Between them, they’ve raised hundreds of millions of dollars in venture funding. They’ve launched high-tech e-commerce platforms and Main Street brick-and-mortar stores. They’re turning media sites into customer bases, creating affordable bespoke and luxury products and making the historically murky retail supply chain more transparent.
Meet the inaugural retail and e-commerce 30 Under 30 class of 2015, as chosen from a long-list of nominees by our judges Tommy Hilfiger, design icon; billionaire Spanx inventor Sara Blakely; and Neil Blumenthal, cofounder of $500 million eyewear brand Warby Parker.
Get to know the names and faces below (and check out our full interactive list) as they’ll be changing the way we shop for the next 30 years.
Take Emily Weiss. After three years interviewing celebs and fashionistas about their beauty habits and testing a heap of lotions and potions for her beauty site Into The Gloss, the former Vogue fashion assistant discovered a huge gap in the market: accessible, affordable products that feel luxurious without being frou-frou.
Now 29, Weiss is the founder and CEO of Glossier, a line of must-have beauty basics for the Instagram generation. She’s raised over $10 million, and she’s setting out to fill the gaps in a quarter of a trillion dollar industry that is, after all, still led by staid giants like L’Oreal and Estée Lauder.
Our youngest member of this first retail and e-commerce list is Chase Reed, aged 16. The Harlem-based teen entrepreneur has found a way to bet on sneaker futures with his “pawn shop” for $15,000 kicks. Still in high school, Reed works in tandem with his father to buy, trade and sell Air Jordans and other sought-after brands at his Sneaker Pawn store in Manhattan, which opened last June.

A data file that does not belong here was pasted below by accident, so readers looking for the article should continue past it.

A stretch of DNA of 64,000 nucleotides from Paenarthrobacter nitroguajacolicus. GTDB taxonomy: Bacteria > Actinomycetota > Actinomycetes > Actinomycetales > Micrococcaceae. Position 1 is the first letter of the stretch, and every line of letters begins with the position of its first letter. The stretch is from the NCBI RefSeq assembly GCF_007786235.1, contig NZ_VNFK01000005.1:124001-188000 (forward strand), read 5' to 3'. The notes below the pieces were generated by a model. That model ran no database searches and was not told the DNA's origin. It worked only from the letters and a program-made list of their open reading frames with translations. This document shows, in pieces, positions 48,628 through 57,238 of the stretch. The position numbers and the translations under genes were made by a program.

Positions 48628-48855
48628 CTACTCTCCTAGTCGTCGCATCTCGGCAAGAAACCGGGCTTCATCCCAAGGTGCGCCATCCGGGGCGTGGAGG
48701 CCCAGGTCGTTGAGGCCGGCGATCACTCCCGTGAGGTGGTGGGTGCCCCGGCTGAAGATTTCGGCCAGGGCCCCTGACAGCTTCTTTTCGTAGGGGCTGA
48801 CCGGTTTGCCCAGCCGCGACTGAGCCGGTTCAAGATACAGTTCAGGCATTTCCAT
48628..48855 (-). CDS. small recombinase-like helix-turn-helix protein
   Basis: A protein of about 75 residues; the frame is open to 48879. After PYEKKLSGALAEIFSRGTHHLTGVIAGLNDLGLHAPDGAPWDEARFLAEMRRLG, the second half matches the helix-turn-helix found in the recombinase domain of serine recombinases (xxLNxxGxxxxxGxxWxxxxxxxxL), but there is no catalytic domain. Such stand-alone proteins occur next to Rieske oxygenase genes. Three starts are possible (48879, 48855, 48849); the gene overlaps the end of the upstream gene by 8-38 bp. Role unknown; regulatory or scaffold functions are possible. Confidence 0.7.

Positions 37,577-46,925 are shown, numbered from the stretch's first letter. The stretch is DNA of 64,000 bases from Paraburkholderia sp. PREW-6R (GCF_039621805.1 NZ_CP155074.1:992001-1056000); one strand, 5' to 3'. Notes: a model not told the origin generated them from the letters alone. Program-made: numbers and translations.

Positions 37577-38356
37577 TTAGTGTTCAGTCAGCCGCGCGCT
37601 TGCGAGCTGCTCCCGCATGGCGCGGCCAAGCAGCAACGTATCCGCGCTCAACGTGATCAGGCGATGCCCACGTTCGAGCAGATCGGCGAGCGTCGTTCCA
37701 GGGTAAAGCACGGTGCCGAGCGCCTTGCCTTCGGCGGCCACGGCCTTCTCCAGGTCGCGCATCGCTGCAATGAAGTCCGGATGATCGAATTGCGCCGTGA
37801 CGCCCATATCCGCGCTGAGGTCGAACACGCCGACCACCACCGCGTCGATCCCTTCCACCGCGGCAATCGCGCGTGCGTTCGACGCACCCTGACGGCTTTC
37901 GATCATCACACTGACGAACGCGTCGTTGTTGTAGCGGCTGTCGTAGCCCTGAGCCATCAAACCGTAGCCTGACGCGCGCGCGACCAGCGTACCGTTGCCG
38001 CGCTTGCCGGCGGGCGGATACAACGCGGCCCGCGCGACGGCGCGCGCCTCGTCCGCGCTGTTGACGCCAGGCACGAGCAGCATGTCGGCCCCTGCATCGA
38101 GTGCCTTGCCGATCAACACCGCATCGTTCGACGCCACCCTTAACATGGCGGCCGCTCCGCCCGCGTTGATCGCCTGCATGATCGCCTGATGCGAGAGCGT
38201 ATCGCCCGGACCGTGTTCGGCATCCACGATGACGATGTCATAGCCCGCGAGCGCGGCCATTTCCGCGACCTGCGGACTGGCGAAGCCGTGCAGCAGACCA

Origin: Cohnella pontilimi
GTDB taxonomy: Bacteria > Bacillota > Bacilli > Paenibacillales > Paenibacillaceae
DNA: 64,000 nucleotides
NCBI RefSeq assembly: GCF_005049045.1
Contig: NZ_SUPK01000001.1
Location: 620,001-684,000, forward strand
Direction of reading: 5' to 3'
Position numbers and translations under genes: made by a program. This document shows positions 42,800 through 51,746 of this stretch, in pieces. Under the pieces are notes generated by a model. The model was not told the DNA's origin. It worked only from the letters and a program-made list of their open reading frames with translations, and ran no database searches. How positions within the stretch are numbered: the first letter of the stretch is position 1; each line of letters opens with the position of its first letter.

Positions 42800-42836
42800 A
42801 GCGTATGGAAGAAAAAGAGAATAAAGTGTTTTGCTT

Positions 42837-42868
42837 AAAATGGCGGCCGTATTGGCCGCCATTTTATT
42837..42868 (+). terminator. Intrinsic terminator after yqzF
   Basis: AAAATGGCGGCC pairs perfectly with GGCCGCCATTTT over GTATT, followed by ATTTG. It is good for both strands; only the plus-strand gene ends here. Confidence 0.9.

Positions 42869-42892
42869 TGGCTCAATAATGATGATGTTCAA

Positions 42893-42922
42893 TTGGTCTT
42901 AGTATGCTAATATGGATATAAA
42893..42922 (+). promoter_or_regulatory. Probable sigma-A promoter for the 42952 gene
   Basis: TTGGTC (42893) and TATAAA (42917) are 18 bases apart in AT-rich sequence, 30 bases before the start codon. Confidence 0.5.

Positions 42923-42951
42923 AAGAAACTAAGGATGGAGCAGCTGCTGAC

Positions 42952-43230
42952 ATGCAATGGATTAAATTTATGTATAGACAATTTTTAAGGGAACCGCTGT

The bright youngsters in this group aren’t all in the fashion and beauty business, with many taking on unusual or niche industries. There’s 25-year-old Neil Parikh, cofounder of Casper, a mattress company with about $15 million in venture funding. Casper ships mattresses direct to consumers and boasts proprietary sleep technology.
Marco Zappacosta, 29, started Thumbtack, an e-commerce platform that helps users hire the right professional for personal projects like painting a home, learning a language, or planning a birthday party. The startup has raised $130 million to date, with Google Capital leading the most recent round.
What our retail and e-commerce 30 Under 30 have in common, besides their precocious success, is a single-minded drive.
For instance, Olga Vidisheva didn’t speak English at age 17 when she arrived in the U.S. from Kyrgyzstan, where she’d shopped at consignment stores as her family couldn’t afford new clothes. She saved up for college waiting tables at a New Mexico sushi restaurant, learning snippets of American idiom along the way.
Now the Wellesley grad and Harvard MBA runs Shoptiques, providing an e-commerce presence to boutiques and small stores that otherwise wouldn’t have one. There are 1,200 stores using the Shoptiques platform, and climbing. Vidisheva sees 2015 as a hyper-growth phase.